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Friday, September 15, 2006

License to ill...

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It had to happen sooner or later... and sure enough, this news article from The Star confirmed Walski's prediction:

Image hosting by PhotobucketLike firearms and diesel, you now need a license to sell sugar

Walski gave up his direct sugar intake a few years back, primarily for health reasons. No, Walski's not diabetic (thank God for that), but there is a long and sordid history of it in the family. So, the no-sugar-in-the-diet thing is a precautionary measure, more than anything else.

And in the process, Walski's acquired a taste for food as they should be - without the added element of risk sugar.

The sad truth is that Malaysians consume too much damn sugar. And too much sugar in the diet is not a good thing - in fact, it puts a heavy strain on your metabolic systems, possibly leading to pancreatic failure, a.k.a. diabetes.

But it's very difficult to entirely eliminate sugar from the diet. The modern day, processed foods contain plenty of sugar - a sh*tload of it, in fact. Particularly in so-called healthy foods, such as fruit juices. And you wonder why there are so many obese kids nowadays...

Walski's sugar-watch tip: Always read the Ingredients label of any processed food, before you purchase it. If the first ingredient says sugar, it's best not to buy that particular brand. Food ingredients are usually listed in order of percentage (by volume or weight), with the largest percentage listed first. Although sugar occurs naturally in a lot of fruit juices, commercial products usually add sugar. The ingredients-label of most sugar-spiked fruit juices usually lists Sugar as the first ingredient - you're probably getting more sugar than juice goodness!

The next time you happen to be in a supermarket, just have a look at the ingredients contained in any processed food, and Walski guarantees you that you'll find Sugar listed close to the top of the list, if not the first ingredient listed.

And the single largest sugar-contributing food item to the Malaysian diet?
(more sugary ranting in the full post)

Image hosting by PhotobucketYou'll find more SUGAR than Milk in this can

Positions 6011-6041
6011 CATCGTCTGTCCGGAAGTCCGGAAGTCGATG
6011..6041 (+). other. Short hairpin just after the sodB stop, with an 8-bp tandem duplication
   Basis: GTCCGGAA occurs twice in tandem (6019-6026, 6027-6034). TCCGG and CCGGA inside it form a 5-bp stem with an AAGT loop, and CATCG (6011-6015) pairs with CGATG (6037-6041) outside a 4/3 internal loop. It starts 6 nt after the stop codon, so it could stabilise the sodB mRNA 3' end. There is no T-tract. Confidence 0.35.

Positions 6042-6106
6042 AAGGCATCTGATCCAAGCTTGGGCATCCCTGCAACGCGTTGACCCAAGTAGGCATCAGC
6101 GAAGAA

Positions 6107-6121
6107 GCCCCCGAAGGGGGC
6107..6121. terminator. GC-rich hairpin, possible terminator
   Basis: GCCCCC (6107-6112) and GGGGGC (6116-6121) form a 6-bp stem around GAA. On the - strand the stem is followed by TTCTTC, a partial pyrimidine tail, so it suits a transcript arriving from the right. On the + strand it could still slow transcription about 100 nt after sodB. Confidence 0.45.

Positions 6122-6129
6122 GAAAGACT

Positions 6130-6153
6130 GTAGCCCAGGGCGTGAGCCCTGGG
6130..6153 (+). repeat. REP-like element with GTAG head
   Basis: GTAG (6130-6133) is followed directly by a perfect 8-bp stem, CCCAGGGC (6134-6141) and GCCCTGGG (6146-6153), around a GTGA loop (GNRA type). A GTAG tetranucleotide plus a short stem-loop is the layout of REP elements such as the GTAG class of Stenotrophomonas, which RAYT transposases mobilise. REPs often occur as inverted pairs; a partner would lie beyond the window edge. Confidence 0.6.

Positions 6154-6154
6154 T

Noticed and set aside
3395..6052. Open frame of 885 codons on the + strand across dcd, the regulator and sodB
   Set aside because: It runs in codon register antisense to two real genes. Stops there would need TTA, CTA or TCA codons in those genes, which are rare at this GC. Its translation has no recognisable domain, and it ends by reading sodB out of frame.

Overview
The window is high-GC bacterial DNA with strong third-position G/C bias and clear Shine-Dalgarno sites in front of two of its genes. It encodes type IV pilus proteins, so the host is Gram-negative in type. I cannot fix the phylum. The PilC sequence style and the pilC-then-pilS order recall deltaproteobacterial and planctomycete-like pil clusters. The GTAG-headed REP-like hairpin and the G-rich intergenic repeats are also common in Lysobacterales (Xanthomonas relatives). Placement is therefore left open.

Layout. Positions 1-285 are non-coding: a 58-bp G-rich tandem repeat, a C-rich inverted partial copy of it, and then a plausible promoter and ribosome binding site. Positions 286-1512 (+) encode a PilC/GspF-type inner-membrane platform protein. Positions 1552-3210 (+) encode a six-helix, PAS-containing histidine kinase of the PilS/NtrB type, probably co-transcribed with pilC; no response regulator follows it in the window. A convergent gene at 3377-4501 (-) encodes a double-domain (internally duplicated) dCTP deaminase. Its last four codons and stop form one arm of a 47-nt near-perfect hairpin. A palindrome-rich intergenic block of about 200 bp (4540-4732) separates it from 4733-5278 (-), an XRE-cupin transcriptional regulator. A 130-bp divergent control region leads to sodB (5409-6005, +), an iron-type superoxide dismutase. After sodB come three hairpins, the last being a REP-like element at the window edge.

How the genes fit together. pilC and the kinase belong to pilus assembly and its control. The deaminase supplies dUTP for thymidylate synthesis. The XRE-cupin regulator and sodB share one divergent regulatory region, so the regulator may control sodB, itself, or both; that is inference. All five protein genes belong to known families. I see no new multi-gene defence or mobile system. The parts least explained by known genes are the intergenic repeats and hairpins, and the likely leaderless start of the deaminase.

Apart from crystalized processed sugar, probably Sweetened Condensed Milk. Which really should be called Condensed Milk-flavored Sugar - it actually contains more sugar than milk - if you don't believe Walski, just have a look at what's listed first on the ingredients list. Which is exactly the reason why Walski calls this abomination Condemned Milk.

But for you folks out there who simply cannot do without a sweetened cup of coffee (or tea), there is a simple, un-licensed, but more importantly, healthier alternative - honey.

Honey is much better than non-dairy creamer, which is made from corn syrup (which contains sugar), vegetable oil solids and milk (or soy) protein derivatives. So basically, it does have some sweetness in it already - if you want to wean yourself away from sugar, using a non-dairy creamer in the interim may be a solution, but honey and fresh milk would probably be better.

The taste of honey may take a little getting used to, but it's much healthier than processed sugar, and just as sweet (Walski thinks it's sweeter). When buying honey, though, the less processed the better.

Or better yet, do what Walski does with his coffee - fresh full-cream milk and nothing else (except for the coffee, of course).

Image hosting by PhotobucketHoney, in addition, has other non-sweetening therapeutic properties. It is a good, natural energy boosting food, it is a natural anti-oxidant, it helps speed up your body recovering from influenza and colds (see this old myAsylum post) - with the help of Vitamin C and B-Complex, plus it can be used as a topical antiseptic on cuts and minor burns (honey also contains hydrogen peroxide, but in smaller quantities compared to the commercial 3% variety).

In Malaysia, one can find many different varieties of honey, in just about any convenience store or supermarket. The less it has been processed, though, the better. Taste-wise, honey is influenced by where it is produced, particularly what variety of flowers contribute to the pollen collected by honey bees.

This explains why different batches of honey from the same producer may have a slight variation in taste from time to time. But the larger honey manufacturers have taken this into account and usually grow the honey bees in non plant-diverse controlled areas.

Sugar, on the other hand, is usually nothing but empty calories. Particularly the processed ultra-clean white crystalline kind. From a health perspective, raw sugar (like real gula melaka) is a lot better.

While some people may raise hell about not being able to sell sugar more freely, now that you'll need a license, the latest move by the authorities may have a good side-effect. Hopefully, Walski's fellow Malaysian will look for healthier sweetening alternatives.

And while honey may be more expensive compared to sugar, but we don't want to put a price-tag on our health, now, do we?